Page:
Sunday, May 06, 2007

The wrong way to sell fuel cells, or any technology for that matter

Grant Jackson at The State relates the conversation below that occurred at the 4th Annual FuelCellSouth Conference in Columbia last week. Sam Logan, CEO of fuel-cell company Logan Energy, asked an audience of potential customers how many planned to buy a fuel cell. That's the wrong question from someone enamored with his technology. When no one was chomping at the bit to buy his whiz bang product, he had the audacity to tell customers, "“I’m ashamed of you.”

Logan is an entrepreneur with a solution in search of a problem. This is a classic example of the wrong way to sell any technology, and it is one of the best ways to lose lots of money.

The question Logan should ask is where is it that customers are trying to accomplish something and finding all of their available options difficult, inconvenient, or expensive. If he can use his fuel cell technology to help customers do a job they already trying to get done cheaper, easier, or more conveniently, then he has found a beachhead to a very successful company. Word of mouth from satisfied with attract other customers to his door.

I don't know anything about Logan Energy. Perhaps it is a great company, and its CEO was just having a bad day. Let's hope so.

My bigger concern is that there's lots of hype in South Carolina about fuel cell technology. Indeed there is tremendous potential. But that potential will only be realized if we get beyond hyping the technology and find customers not currently well served for whom we can use fuel cells to deliver distinctive solutions.

Conversation reported in Why should fuel cells be a hard sell?

In a room full of people working to create a fuel-cell and hydrogen industry, Sam Logan posed the question:

“How many of you anticipate buying a product in the next year that will be powered by a fuel cell?”


Not a single hand went up during the first session of the 4th Annual FuelCellSouth Conference.

“I’m ashamed of you,” said Logan, chief executive officer of Logan Energy, a Roswell, Ga.-based fuel-cell company.

“There are products out there today that are commercial. If you have the ability to make purchasing decisions, you really should consider that.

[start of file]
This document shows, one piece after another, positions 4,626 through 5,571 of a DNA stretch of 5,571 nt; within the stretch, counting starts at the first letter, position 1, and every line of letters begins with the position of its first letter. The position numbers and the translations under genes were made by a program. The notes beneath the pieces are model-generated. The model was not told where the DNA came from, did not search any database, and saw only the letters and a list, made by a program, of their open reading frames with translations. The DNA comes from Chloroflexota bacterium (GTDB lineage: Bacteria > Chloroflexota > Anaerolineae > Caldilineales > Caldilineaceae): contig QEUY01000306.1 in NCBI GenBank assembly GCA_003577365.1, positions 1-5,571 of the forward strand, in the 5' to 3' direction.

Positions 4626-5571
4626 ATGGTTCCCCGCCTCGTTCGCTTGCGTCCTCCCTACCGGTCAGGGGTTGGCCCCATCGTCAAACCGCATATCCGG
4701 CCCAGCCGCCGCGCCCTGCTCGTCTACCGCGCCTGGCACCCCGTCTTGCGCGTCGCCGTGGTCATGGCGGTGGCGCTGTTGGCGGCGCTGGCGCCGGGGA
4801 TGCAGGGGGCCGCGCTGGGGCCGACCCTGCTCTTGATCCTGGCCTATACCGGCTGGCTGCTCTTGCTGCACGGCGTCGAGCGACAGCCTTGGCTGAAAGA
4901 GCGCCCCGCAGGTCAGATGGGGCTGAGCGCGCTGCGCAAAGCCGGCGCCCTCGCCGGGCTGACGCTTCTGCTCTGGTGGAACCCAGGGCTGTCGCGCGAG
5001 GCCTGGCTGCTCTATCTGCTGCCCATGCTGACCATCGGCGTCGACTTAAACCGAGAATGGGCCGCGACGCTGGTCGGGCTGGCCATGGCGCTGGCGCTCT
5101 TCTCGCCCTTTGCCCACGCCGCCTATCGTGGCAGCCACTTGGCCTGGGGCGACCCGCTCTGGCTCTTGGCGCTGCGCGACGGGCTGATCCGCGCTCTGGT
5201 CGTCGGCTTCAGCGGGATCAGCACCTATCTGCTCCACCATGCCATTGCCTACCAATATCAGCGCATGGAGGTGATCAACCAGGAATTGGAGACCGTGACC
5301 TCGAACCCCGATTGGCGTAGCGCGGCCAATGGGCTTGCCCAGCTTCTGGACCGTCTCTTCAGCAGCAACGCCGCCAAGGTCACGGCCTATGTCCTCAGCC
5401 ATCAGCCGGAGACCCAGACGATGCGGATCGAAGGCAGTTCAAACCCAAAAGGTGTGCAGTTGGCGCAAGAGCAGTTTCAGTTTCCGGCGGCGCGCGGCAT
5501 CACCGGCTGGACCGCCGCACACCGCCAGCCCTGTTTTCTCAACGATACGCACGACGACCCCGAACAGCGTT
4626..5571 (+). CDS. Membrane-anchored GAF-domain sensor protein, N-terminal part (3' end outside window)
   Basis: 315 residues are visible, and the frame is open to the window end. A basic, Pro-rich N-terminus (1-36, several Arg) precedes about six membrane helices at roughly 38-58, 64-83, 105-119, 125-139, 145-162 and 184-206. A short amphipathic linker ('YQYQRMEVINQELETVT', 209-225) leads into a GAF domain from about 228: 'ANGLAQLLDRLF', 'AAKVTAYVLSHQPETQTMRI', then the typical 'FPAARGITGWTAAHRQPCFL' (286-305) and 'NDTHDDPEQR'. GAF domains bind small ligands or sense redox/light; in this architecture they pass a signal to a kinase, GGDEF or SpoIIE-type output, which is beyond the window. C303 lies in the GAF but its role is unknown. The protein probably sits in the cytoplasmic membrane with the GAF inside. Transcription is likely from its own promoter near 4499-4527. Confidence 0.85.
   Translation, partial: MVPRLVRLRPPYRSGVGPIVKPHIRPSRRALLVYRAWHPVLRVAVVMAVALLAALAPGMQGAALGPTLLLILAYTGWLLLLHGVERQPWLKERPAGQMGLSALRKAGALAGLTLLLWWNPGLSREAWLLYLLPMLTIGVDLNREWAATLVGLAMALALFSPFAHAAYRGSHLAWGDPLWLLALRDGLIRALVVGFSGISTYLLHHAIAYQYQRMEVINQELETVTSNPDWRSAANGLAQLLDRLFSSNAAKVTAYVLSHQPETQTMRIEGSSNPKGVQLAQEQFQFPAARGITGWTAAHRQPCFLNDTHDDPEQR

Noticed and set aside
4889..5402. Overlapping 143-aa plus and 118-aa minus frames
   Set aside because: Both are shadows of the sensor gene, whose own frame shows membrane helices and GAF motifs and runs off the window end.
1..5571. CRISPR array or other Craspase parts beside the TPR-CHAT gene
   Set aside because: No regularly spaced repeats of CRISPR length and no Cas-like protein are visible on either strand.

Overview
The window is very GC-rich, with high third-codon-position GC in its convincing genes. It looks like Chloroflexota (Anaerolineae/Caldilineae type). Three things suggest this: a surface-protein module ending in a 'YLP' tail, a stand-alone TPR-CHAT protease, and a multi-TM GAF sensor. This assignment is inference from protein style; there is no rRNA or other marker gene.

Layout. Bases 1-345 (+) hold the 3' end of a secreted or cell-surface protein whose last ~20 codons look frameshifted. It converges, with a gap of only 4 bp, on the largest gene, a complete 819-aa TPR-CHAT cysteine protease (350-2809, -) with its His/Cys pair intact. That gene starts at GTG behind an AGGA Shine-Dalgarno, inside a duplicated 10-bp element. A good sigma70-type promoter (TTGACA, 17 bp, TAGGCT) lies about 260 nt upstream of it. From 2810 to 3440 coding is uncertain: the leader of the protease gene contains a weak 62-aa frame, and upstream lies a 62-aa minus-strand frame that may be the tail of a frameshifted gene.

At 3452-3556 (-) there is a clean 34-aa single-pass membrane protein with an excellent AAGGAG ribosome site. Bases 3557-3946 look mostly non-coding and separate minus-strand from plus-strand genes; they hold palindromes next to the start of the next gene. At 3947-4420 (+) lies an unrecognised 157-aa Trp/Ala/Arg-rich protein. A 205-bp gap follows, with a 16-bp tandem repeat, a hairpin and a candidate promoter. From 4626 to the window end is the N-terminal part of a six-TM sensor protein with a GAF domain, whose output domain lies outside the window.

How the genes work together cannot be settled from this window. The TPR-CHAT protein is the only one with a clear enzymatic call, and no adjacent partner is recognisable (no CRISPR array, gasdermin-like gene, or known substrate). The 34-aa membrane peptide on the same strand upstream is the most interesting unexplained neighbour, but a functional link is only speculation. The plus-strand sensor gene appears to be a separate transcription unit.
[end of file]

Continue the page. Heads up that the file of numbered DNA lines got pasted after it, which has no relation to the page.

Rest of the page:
“Before long, you will be able to buy all sorts of devices that are powered by small, portable fuel cells, so look for them.”


Garry Golden said...

Agreed it was the wrong strategy. And that hopefully he was just having a bad day - or slipped into a shock style approach.

Despite the current tone of skepticism - I do believe that fuel cells hold great promise for decentralized and local energy production. South Carolina does have momentum there... or at least they have a vision!

As far as fuel cell needs that do exist- reliable streams of electrons is number one. Opportunities for stationary power systems will continue to grow.

But where mainstream audiences might find value is in micro fuel cell technology and the ability to unplug all objects from the grid - only to 'refill' packets (likely solid state sponges of H2). Consumers might rejoice in cutting the cord and have the freedom to put any object in any location.

When I speak of fuel cells- I point out the benefits related to design and convenience. I avoid environmental reasons and focus on value added elements of consumption.

Anyway- glad your post/blog came up in my reader. I follow research developments related to energy on my blog. And have had my eye on S.C. for several years as a place exploring new visions around the future of energy... good luck!


Tom Strange said...

Golly, where to begin? Surely a poor job of selling, but more importantly, a continuation of the myth of energy production from fuel cells. They can be a reasonably effecient energy storage device, but do not produce energy in and of themselves. Hydrogen comes from electricity, utimately pulled off the grid. The catalyst is quickly poisoned by heavier fuels, and hydrogen storage is far from technically solved. So much misinformation and politics surround the concept of a hydrogen economy that we will be decades stripping it back, while SC invests heavily into what is currently science fiction. We need to focus on energy production, and that is an even tougher challenge, but one with an actual payoff in the end.